Registration Dossier

Diss Factsheets

Environmental fate & pathways

Endpoint summary

Administrative data

Description of key information

Environmental solubility and dispersibility


Transformation/dissolution data (OECD Series No. 29) indicate that in environmental media at pH 6 BaSO4 nanomaterials are soluble (86 - 94 %) at the 1 mg/L-loading but of limited solubility (0.9 - 1.4 %) at the 100 mg/L-loading. At pH 8, BaSO4 in nanoform is of limited solubility (~20 %). Transformation/dissolution testing of different nanomaterials further demonstrates that Ba concentrations of the fractions < 0.2 μm and < 2.1 nm are similar at pH 6 and pH 8, at the low (1 mg/L) and high loading (100 mg/L) after 1 (1 and 100 mg/L), 7 d (1 and 100 mg/L) and 28 d (1 mg/L) of shaking. Thus, the tested nanomaterials dissolve considerably, but only at the low loading, and only a very limited fraction of BaSO4 nanoparticles (< 100 nm) may be expected to remain in dispersion. Thus, dissolution is considered to be important for the fate of barium sulfate in the environment and barium sulfate is expected to behave similar to barite, the BaSO4 mineral naturally abundant.


 


Ubiquitousness and environmental chemistry of barium


Barium is a lithophile and common element in the earth’s crust. Barium is released from weathered rocks and is not very mobile as it precipitates as barium sulfate (BaSO4) and barium carbonate (BaCO3) and is strongly adsorbed by clays. Barium readily displaces other sorbed alkaline earth metals from some oxides, e.g., MnO2 and TiO2, but it is displaced by alkaline earth metals such as Be and Sr from Al2O3. In temperate humid climate soils, Ba is likely to be fixed by Fe oxides and becomes immobile.


Barium has one oxidation state (2+). In the environment, barium does not exist in the elemental form, but occurs as divalent cation Ba2+. Its mobility is not strongly controlled by pH and redox potential. Compared to the other alkaline earth metals, Ba carbonate and sulfate show limited solubility. BaCl2 and Ba(NO3)2 are more soluble, and the presence of a high chloride concentrations may cause sulfate-rich water to retain more Ba in solution (Salminen et al. 2005, US EPA 2005).


Barium is naturally abundant in (agricultural) soils with concentrations ranging from 2.6 to 818 mg/kg (aqua regia extraction) in the top layer and the 5th, 50th and 95th P amounting to 15, 62 and 180 mg/kg, respectively (Reimann et al. 2014). The median total barium background concentration of European soils expressed as Ba (XRF analysis) is 375 mg/kg in topsoil ranging from 30 to 1870 mg/kg.


Barium is naturally abundant in sediments. The median total barium content of European stream sediment expressed as Ba (XRF analysis) is 386 mg/kg ranging from 8 to 5000 mg/kg, whereas barium concentrations of the < 45 µm fraction of European stream waters are highly variable ranging from 0.2 to 436 μg/L with a median of 24.9 µg/L. The presence and concentration of barium in surface water is strongly controlled by the abundance of Ba in the bed rock, as hydrogeochemical and biogeochemical processes show little variability from one environment to another. The dispersal of Ba in surface water is also controlled by the presence or absence of hydrous Mn and Fe oxides, which adsorb Ba(2+) ions. Adsorption onto the surfaces of clay minerals and organic matter can also be significant at higher pH (Salminen et al. 2005).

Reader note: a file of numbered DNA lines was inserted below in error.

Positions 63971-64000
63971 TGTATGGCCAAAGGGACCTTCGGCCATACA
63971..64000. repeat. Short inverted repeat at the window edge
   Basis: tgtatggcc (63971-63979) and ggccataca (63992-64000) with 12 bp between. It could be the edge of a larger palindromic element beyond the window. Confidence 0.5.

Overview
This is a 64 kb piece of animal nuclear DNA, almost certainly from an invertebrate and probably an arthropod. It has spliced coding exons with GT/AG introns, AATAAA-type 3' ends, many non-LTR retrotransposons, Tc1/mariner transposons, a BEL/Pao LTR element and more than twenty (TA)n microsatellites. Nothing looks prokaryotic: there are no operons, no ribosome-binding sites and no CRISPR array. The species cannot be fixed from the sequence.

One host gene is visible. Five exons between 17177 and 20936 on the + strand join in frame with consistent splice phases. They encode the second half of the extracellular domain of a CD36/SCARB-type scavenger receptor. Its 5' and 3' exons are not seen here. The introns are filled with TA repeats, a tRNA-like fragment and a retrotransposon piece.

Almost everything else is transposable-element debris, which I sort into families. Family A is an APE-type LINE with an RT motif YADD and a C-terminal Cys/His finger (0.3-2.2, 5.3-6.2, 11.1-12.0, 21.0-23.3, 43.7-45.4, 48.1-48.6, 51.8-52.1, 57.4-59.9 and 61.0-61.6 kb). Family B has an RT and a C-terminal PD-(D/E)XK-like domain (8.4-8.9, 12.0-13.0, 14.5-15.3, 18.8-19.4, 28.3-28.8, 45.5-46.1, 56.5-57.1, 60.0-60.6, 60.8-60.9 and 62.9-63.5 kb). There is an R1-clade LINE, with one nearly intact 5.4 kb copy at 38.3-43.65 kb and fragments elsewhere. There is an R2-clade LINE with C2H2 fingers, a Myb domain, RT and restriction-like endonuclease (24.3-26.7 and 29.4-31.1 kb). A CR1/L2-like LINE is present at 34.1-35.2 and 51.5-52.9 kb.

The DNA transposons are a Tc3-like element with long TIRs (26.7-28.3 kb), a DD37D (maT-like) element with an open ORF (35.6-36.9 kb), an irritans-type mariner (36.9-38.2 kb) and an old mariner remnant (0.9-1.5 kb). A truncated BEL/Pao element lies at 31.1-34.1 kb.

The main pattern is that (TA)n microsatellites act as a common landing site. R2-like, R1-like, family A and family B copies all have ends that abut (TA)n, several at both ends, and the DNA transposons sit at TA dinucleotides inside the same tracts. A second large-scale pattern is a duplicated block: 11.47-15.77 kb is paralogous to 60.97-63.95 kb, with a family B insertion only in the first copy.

Bioaccumulation


Existing bioaccumulation data for barium suggest that barium bioconcentration and bioaccumulation is negligible. The bioaccumulation factor of fish (whole body) was situated between 37.6 and 98.8 (geomean of 4 values: 65.6) (Nakamoto and Hassler, 1992). Whole-body concentrations are significantly higher than reported soft tissue concentrations due to the fact that Ba (like Sr) can replace Ca in the bones and hard tissue parts; indeed, according to the WHO (1990), approximately 91% of Ba found in the body are located in the bones. Reported whole-body Ba-levels in fish were similar in different studies; the following ranges were reported; 5.7-17.2 μg/g (Nakamoto and Hassler, 1992), 4.37 μg/g (Saiki and Palawski, 1990); 5.1-16 μg/g (Schroeder et al, 1988); 4.4-12 (Radtke et al, 1988) and 9-33 μg/g (three fish species; Allen et al, 2001). The data indicate a certain degree of homeostatic control of internal Ba levels by fish. Limited information on transfer of Ba through the food chain indicates that barium does not biomagnify in aquatic food chains.


 


References:


Reimann C et al. 2014. Chemistry of Europe’s agricultural soils–Part B: General background information and further analysis of the GEMAS data set. Geologisches Jahrbuch, Reihe B, 103, 352


Salminen R et al. 2005. Geochemical Atlas of Europe. Part 1: Background Information, Methodology and Maps. http://weppi.gtk.fi/publ/foregsatlas/index.php.


US EPA 2005. Toxicological review of barium and compounds (CAS No. 7440-39-3), In Support of Summary Information on the Integrated Risk Information System (IRIS).

Additional information